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Can Corgis Be Left Alone? (& How Long Is Too Long?)

  • Veterinarian Approved!

Whether you already have a corgi or are considering getting one, whether or not they can be left alone is important to know. This article explains how corgis cope when left alone, how long is too long, and ways to keep your corgi happy when home alone.

In general, Corgis do not cope very well when left alone for more than a few hours at a time. Corgis are highly social dogs and crave having company throughout the day. Undesirable behavior will likely be the result of spending too much time alone.

All will be explained below.

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Why Most Corgis Don’t Cope Well When Left Alone

Corgis were originally bred as cattle herding dogs working on farms in Wales, England. A common trait in herding dogs is that they are highly social breeds and develop strong bonds with their owners. This makes them pretty intolerable of alone time.

Corgis, still to this day, crave having a close relationship and frequent interaction with their owners and family. Due to this, they don’t cope very well when left alone even for just a short amount of time.

There can be a range of serious side effects from frequently spending too much time home alone, which I will run through in the sections to come.

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How Long Can Your Corgi Stay Home Alone

Unfortunately, there isn’t one answer that fits all. All corgis have individual tolerances and some will be ok for 4 to 5 hours, and some may only tolerate 30 minutes. Typically, 2-4 hours is normal for most.

Ideally, you should try your best to find out your own corgi’s tolerance, this way you will know how long she can remain alone without needing company or someone to visit her.

The very best way to do this is to use a pet cam the next time you go out. You can start by going out for 30 minutes and check her on the camera to see how she’s doing.

You should be watching out for signs like agitation, irritability, is she barking, destroying things? Or is she calmly laying down? Her body language and what she’s actually doing will show you whether she is ok, or stressed.

You can continue to increase the time by 30 minutes (on different days) and keep checking back in on the camera to see how she’s holding up.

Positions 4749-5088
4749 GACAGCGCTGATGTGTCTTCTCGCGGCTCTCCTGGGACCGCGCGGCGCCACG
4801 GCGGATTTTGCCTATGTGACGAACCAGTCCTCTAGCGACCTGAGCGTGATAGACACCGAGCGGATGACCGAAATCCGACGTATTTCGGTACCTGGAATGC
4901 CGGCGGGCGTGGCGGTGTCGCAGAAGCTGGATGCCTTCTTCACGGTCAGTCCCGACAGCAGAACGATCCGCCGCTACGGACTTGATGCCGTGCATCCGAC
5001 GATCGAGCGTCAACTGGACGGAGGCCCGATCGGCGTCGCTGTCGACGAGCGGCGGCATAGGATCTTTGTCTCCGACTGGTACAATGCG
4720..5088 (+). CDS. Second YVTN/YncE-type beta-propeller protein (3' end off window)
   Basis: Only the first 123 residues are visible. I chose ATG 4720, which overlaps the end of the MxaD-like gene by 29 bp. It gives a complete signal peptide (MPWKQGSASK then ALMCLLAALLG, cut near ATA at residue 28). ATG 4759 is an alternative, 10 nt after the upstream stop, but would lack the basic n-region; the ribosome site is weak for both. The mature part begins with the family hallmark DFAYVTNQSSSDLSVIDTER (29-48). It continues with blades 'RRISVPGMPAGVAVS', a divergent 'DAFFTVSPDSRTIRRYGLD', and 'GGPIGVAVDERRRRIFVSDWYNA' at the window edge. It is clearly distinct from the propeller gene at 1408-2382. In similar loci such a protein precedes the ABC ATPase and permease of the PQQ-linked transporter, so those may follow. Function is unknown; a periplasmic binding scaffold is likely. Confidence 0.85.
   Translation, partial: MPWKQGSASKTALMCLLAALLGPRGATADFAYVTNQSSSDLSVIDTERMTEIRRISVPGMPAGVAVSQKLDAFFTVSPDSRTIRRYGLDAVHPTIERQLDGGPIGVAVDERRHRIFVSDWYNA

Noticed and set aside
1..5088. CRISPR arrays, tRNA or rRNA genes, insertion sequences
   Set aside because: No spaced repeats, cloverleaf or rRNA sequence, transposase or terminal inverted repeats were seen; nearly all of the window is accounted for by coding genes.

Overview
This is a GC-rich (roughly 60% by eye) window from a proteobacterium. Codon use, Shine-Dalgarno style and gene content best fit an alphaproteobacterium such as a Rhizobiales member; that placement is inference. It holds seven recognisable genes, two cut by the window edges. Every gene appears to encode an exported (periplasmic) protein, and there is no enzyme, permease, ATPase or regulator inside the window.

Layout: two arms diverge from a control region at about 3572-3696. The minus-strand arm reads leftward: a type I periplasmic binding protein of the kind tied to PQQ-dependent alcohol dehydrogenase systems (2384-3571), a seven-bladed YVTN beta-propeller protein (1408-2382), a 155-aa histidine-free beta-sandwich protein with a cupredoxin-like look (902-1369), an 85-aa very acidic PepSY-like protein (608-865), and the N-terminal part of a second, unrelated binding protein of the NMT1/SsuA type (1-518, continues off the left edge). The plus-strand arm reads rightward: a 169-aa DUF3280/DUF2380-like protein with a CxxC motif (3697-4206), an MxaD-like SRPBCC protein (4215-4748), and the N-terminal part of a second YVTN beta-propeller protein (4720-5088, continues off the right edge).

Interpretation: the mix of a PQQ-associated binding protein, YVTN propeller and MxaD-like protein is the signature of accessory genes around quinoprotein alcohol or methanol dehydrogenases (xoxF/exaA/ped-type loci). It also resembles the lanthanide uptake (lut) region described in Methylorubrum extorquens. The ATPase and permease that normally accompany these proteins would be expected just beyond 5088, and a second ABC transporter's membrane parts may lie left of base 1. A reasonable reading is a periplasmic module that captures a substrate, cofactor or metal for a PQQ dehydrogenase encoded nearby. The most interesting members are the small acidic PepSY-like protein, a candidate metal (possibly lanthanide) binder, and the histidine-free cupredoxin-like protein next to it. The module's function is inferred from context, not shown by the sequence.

You will eventually start to notice a pattern of where her tolerance ends. For most corgis, this is around 3 hours.

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What To Do When You Work Long Hours

The biggest problem here is having to go to work. Tell me about it…

It’s highly unlikely for most of us to be able to get a substantial enough break to warrant returning home throughout the day for lunch, but if you can, do it! That will break up the time your corgi spends alone perfectly.

The two best solutions to keep your corgi happy when alone:

Ask friends and family.
This is the first option to try, but it may not suit everyone. If you need to leave the house for 8 or 9 hours a day to go to work, your corgi must have someone to check up on her, refresh water, let her out and keep her company. If friends or family are not an option, try the next one.

Hire a dog sitter.
This is your next best option. There are so many companies out there doing a fantastic job with this. You can easily hire a professional dog sitter or dog walker who you pay to go to your house and look after your dog. A simple Google search will bring up many options in your area. You can see reviews and even interview potential candidates first if you like.

Sure, this one will cost you money, but you really have no other choice. A dog cannot spend an entire workday home alone. Especially not this breed.

This is original content produced and published by The Puppy Mag | www.thepuppymag.com 

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6 Ways To Keep Your Corgi Happy When Home Alone

There are some other ways that you can keep your corgi happier and more chilled out for when you leave her home alone. Let’s run through them.

1. Always exercise your corgi before leaving

This one is really important! Exercising your corgi before you leave will help keep her calmer, for longer.

Corgis may be small, but they can be hyper little beasts with tonnes of energy. Expel as much of this energy as you can before you leave and she’ll be more likely to sleep while you are gone.

Leaving your corgi with full energy would be like leaving a kid with candy before bedtime. It’s not going to work.

2. Provide interactive puzzle toys

Providing interactive puzzle toys is another great way to entertain her and reduce boredom for a significant amount of time.

One of the key issues with being left alone is boredom and frustration. When your corgi hasn’t got anything to do, it increases the chances of destructive behavior and stress.

A good interactive puzzle toy or slow feeder type of toy will keep her mind working and this will keep her happy. Not to mention, mental stimulation uses A LOT of energy.

Our favorite pick: Star Mark Bob-A-Lot (Amazon – 10,000 + Reviews!)

3. Leave the television or radio turned on

It really does work. Leaving the TV or radio on will help drown out external noises like traffic, people, and other animals.

When dogs are left in silence, they are more likely to hear many noises outside that can unsettle them and keep them on high alert. This can be very stressful and even frightening for them.